Compare And Contrast Booker T Washington And W. T. Dubois

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Register to read the introduction… Washington had and suggests that his approach of subordination to white leaders would ultimately lead to the further oppression of the black community. Du Bois explains how the black John only realized that segregation and discrimination were wrong after he was educated in the North. He states that John “grew slowly to feel almost for the first time the Veil that lay between him and the white world; he first noticed now the oppression that had not seemed oppression before…” (10). This quote signifies an important aspect of how the white community in the South conditioned the black population to think that they in fact, were “supposed” to believe that they were inferior to the whites. When John arrives at his hometown, he is subordinate to the Judge, being respectful and following certain conditions imposed on black people. For example, John felt that he offended the Judge when he knocked on the front door of the Judge’s house rather than the back door, something that Du Bois suggests is disrespectful for a black person to do to a white person (15). He then asks the Judge if he could teach the black children at the church. The Judge states clearly the views of white leaders during this time when he explains to John that “in this country the Negro must remain subordinate, and can never expect to be the equal of white men…accept the situation and teach the darkies to be faithful servants and laborers as …show more content…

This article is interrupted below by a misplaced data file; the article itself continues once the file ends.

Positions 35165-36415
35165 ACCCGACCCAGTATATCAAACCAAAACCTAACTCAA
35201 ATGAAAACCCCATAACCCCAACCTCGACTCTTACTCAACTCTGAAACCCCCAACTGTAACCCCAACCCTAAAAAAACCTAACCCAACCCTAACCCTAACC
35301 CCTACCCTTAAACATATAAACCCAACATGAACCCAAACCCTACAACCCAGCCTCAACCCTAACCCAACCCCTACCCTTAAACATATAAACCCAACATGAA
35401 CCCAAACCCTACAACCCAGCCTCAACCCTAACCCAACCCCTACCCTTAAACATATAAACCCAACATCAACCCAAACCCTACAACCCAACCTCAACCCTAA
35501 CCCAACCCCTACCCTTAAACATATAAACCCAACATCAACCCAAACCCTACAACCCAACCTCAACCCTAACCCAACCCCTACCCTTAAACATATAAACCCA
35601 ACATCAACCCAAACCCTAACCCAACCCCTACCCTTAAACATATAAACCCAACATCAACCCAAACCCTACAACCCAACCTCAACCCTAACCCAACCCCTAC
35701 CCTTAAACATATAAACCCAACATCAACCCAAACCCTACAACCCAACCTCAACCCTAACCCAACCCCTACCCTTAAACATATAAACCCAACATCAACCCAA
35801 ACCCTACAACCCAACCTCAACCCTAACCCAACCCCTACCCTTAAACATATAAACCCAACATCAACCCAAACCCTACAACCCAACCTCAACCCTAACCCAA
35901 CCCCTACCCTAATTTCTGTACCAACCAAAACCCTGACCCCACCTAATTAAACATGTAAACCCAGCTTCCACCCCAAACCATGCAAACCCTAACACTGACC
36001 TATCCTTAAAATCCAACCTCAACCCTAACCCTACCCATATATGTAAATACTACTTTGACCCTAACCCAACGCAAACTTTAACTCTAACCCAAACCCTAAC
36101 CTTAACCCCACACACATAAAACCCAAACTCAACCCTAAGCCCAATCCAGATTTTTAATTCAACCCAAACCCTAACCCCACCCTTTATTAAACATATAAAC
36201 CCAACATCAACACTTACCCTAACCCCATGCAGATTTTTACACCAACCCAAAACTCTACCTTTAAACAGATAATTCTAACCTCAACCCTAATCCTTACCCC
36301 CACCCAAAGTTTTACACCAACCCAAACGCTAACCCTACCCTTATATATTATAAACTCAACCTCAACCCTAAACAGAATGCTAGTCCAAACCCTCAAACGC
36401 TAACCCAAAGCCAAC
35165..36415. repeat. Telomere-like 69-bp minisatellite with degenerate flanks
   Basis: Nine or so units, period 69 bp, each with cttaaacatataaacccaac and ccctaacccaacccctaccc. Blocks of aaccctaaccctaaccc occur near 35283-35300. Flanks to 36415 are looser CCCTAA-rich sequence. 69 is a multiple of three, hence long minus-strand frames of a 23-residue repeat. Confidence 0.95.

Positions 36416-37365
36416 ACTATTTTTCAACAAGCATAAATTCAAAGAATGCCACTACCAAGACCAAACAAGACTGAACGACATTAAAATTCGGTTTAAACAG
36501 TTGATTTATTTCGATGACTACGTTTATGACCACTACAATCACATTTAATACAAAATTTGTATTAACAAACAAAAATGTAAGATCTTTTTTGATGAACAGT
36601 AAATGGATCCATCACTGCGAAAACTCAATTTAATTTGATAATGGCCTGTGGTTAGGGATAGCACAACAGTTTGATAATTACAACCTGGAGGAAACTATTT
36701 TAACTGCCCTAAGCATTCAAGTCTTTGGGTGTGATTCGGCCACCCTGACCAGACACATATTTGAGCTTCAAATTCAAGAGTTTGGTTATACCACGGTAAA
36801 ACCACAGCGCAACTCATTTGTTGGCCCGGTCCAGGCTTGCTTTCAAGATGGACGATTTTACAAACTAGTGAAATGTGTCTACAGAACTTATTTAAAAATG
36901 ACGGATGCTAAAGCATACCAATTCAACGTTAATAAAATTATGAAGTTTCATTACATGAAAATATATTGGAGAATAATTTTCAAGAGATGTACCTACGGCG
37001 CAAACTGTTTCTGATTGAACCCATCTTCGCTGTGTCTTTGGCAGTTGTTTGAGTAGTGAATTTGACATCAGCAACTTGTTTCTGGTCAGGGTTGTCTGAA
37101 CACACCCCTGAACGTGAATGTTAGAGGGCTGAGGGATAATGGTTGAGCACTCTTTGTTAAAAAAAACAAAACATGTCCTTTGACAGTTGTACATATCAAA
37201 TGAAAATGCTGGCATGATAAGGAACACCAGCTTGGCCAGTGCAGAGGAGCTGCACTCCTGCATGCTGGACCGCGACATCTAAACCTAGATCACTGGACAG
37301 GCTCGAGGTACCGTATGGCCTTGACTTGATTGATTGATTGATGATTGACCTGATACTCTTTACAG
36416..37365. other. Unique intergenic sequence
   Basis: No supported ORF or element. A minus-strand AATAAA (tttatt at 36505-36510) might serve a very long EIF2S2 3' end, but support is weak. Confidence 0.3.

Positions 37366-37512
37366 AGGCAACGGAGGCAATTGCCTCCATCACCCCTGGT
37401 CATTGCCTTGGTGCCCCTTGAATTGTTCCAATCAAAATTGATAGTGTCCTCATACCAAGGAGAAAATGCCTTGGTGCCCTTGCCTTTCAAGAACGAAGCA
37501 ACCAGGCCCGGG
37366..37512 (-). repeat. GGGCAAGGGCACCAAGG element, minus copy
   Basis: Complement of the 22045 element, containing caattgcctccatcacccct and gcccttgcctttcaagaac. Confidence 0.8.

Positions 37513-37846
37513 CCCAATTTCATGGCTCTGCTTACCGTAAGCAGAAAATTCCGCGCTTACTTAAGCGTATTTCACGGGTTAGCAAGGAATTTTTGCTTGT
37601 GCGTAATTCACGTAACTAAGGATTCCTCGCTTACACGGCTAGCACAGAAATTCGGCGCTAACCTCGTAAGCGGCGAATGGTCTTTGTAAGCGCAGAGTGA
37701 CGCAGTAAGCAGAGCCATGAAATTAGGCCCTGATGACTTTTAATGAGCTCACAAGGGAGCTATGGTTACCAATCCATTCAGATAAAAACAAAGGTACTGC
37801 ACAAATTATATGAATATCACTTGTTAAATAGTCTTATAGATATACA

He promised the black community that with education and dedication, black students could become wealthy businessmen and help spread wealth throughout the black community (Meier 397). John also makes a similar promise to the black community in “Of the Coming of John.” He “spoke of the rise of charity and popular education, and particularly the spread of wealth and work. He sketched a vague outline [of] the Industrial School that might raise…the charitable and philanthropic work that might be organized [and]…money that might be saved for banks and business” (13). However, Du Bois points out that although this approach strove for a positive change in the black community, it would ultimately fail if it provided the white community with the labor force they wanted. When the Judge of John’s town became aware that John was teaching his black students about revolutions and equality, he closed down the school and told the children to “get back to work” in the fields (17). John’s plans for equal opportunity and education for the black community was stopped to prevent some sort of retaliation against the whites. Therefore, Washington’s approach of subordination to achieve change and success was not triumphant in John’s situation and instead, caused the black community further loss and

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